In the news right now: The Science of Hit Songs:
People pick favorites largely on what others have deemed popular, a new study finds.
The study itself may be new but the principle isn’t. Robert Cialdini, Ph.D., in an academic setting, created the 6 principles of ethical influence many years ago. One of them is the principle of consensus or social proof.
It makes complete sense having the truth about something tested and agreed upon by your peers. In fact, it’s the scientific method. And if consensus in the field of chemistry comes from a group of chemistry experts. Where does the consensus for a hit song come from?
Who are the hit song experts?
It had to start with just one person. One listen. Who was that first person and what happened to spread the virus to the next person, and the next and so on? Stay tuned for upcoming tips and tricks on how to create buzz and unleash the ideavirus.
For now, I’m going to scale the question down a bit because a hit song feels a bit out of my reach right now. Maybe after some experience as a hit songwriter I’ll be able to answer that question. 🙂 For now, I’ll reverse engineer–something I love to do–a different and more concrete goal.
What do I want to be able to do? Maybe I’ll create a popular podcast.
Hmmm. New question: where does the consensus for a popular podcast come from?
Since I believe podcasting is the most important thing every musician should be doing right now–and my own podcasting has been irregular at best–my objective is to be one of the most popular podcasts in a specific category of a specific podcast directory. As research, I’ll determine the podcast directory and category. I’ll also research what podcasts are already popular and see if there are any footprints to follow.
In the mean time, I’ll record a weekly songwriting tips podcast. Next action: Mix my current podcast.
Of course, I will share any and all duplicatable patterns that I find along the way. Are you podcasting yet? Do you have any advice or any questions about how to create a popular podcast?
Please take some time to think about music and colour. What do you think, and do you use any keys and scales based on their different sounds?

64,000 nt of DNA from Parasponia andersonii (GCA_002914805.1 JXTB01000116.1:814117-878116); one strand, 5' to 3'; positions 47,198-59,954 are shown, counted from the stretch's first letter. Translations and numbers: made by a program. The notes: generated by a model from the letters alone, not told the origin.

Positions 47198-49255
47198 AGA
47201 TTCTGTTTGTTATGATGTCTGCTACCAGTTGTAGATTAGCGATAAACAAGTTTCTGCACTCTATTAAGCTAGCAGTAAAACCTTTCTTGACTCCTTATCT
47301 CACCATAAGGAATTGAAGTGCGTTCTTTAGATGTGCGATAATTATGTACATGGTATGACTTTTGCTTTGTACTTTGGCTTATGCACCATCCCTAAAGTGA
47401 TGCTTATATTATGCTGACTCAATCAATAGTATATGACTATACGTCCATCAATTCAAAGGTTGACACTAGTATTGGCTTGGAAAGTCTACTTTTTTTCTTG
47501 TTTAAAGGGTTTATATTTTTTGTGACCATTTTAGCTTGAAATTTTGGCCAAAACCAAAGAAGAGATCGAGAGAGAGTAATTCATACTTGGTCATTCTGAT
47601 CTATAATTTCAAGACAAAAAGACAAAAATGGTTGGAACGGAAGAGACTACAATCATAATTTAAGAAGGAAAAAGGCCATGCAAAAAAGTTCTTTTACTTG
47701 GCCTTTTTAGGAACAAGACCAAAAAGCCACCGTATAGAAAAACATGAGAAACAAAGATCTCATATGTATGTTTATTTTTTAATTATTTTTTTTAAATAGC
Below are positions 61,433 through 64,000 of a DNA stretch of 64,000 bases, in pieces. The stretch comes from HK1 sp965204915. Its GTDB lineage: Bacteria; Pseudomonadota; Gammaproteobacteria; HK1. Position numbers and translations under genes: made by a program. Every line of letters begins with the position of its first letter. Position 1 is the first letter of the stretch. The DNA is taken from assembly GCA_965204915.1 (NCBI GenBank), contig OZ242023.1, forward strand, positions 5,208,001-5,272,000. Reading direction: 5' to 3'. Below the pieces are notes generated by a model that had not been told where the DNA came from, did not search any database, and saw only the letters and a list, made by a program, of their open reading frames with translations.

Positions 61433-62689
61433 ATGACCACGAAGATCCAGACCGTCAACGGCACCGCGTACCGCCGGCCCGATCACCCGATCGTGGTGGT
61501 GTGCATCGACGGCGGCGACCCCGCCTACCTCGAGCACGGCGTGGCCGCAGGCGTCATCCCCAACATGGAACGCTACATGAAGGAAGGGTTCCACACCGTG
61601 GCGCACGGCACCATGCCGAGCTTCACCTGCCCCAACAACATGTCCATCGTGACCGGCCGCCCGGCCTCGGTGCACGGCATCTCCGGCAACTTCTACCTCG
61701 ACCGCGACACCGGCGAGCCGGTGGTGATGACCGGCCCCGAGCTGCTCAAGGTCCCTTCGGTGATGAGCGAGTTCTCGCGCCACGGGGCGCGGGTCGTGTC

Would you be interested in finding out more with the theory that we listen to colours in music?
Graham English says
Using scales based on their different sounds is pretty obvious. If I want minor, I use minor. If I want major, I use major. Keys can be more subtle. But I don’t have any coherent theory. And I’ll transpose things around just see how it sounds different. But I try to play what I hear in my imagination first.
When you say “colours,” are you referring to actual colors like blue and red or are you using the word as a metaphor?
Philip Dorrell says
Hi Graham. I just found your website today via a “what is music?” search alert from Google.
The question of whether or not musical preference is determined by social proof is distinct from whether or not musical preference can be accounted for scientifically.
With regard to the dependence of individual musical preference on the preferences of others, I have written an article “Are Musical Items Intrinsically Musical?” at http://www.1729.com/blog/IsMusicalityIntrinsic.html, which states an opposing point of view – that there is a substantial and irreducible component of musical preference which is completely independent of anyone else’s musical preference.
As for the more general question, whether or not music can be explained scientifically, the answer to that is enough to fill a whole book, which, as it happens, I have written, and it can be downloaded and read from http://whatismusic.info/. I would be interested to hear what you think of the ideas in my book (and if you manage to finish the book, there is also a lot of additional material I have posted on my websites since I wrote the book).
Graham English says
Great comment, Philip! Thanks for sharing. I’ll be taking a deeper look at
your site when I have more time. Cheers!